Mark December 3, 2012 at 3:11 pm

I’ve always thought of cult movies to be something that happens many years after a movie was released, so I think it may be a bit premature to declare some of these cult hits. If we notice that people are organizing viewing parties, MST3King the movie, wearing red hoodies, etc… then maybe Hard Candy could be considered cult. As of right now, I’d say it’s just a somewhat obscure indie movie. The other component of cult is that it inspires passionate discussion or participating. I don’t see that with Hard Candy. But The Room? With all the midnight showings? Definitely. Pootie Tang is definitely becoming something of a cult hit with a certain type of comedy nerd (not really my circle, so maybe I’m wrong about that). Black Dynamite has potential, but I think we’re also still a bit early on… time will tell. Again, maybe I’m missing something. Part of the appeal/mystique of the cult film is that it doesn’t look particularly engaging from the outside looking in… but to those on the inside, it’s a huge deal.

I wonder if TV shows have started to become more cult focused. Firefly certainly has a cult following, despite it’s short run. Arrested Development is perhaps borderline. Probably lots of others.


Fake Herog December 3, 2012 at 6:19 pm

Great post.

I want the whole Korean movie thing to be considered cult, but I’m not sure it is at this point (yet). For example, in addition to Oldboy, which is amazing, there is also the fantastic monster movie The Host (which is getting a sequel soon), the spagetti western The Good, The Bad and The Weird, and other films I can’t think of at the moment but are just plain good.

Since they are Korean, no one really sees them right away in America, but for that reason they probably qualify more as indie films and unless the fanboys start obsessing over the films and renting /downloading them a lot, I guess these films will all remain in the indie category.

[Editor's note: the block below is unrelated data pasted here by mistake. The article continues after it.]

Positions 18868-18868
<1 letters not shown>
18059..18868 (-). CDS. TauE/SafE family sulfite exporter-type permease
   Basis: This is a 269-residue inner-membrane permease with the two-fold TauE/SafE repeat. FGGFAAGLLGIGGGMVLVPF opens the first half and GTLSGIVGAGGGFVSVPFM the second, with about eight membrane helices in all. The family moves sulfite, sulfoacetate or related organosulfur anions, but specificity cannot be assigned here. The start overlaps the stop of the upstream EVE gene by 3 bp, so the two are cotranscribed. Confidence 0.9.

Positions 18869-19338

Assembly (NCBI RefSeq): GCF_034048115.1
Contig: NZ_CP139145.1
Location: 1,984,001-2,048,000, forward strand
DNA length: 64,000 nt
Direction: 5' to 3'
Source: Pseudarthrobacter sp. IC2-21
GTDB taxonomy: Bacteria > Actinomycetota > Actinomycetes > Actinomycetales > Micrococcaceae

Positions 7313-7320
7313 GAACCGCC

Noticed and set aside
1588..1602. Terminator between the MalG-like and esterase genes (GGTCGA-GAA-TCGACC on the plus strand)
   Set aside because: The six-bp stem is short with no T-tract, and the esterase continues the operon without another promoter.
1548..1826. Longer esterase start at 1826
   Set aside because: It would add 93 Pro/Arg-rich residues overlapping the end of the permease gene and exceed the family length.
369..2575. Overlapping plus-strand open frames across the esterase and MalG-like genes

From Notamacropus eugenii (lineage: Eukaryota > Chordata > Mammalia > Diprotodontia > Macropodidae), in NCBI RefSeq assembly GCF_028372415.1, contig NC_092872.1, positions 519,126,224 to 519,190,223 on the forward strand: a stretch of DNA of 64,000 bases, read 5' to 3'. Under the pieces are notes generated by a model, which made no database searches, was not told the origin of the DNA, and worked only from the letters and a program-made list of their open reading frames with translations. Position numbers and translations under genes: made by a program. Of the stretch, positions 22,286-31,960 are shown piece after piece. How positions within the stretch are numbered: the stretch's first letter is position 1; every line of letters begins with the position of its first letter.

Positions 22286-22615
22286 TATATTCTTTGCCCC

Tom O'Reilly December 5, 2012 at 10:57 am

You may want to edit the synopsis for Hard Candy as it currently reads as Ellen Page playing a teenage boy trying to figure out if he’s sexually attracted to children. Always be careful with your pronouns!


Sonny Bunch December 5, 2012 at 11:00 am

Good call. That was kind of a trainwreck of a sentence.


N. Eugene December 5, 2012 at 10:59 am

I’m one of those who disliked Boondock Saints back in college when all my friends were telling me how great it was. It is not a good film, but not bad enough to be in the “so bad it’s actually kinda good” category. I think the reason people like me tend to pile on it is because it tends to get promoted as a “cult classic” type film alongside films that actually deserve that status.


Miriam December 5, 2012 at 11:05 am

Two that come to mind.

1. Jurassic Park 3: less than half a mill, but more popular than JP2 which grossed way more (though both are vastly less popular than the original)

2. Machine Girl: foreign film, sure. One that was never theatrically released (as for as I know).


N. Eugene December 5, 2012 at 11:06 am

Just to submit my own entry: I have no idea if this is a common one, but my friends and I watch Kung Pow: Enter the Fist at least once a year, and quote it all the time. There is some embarrassingly bad stuff in there (the Matrix cow fight) but it’s also strangely, genuinely hilarious.


Mike December 5, 2012 at 11:21 am

“Equilibrium”: 1984-type dystopian action movie starring Christian Bale, Taye Diggs, Sean Bean, and others is another classic example of DVD-cult movies. It isn’t as widely watched by the general public, but nearly everyone in the military has seen it multiple times and loved it.

$20M budget, but very limited box office success due to violence-related limited release.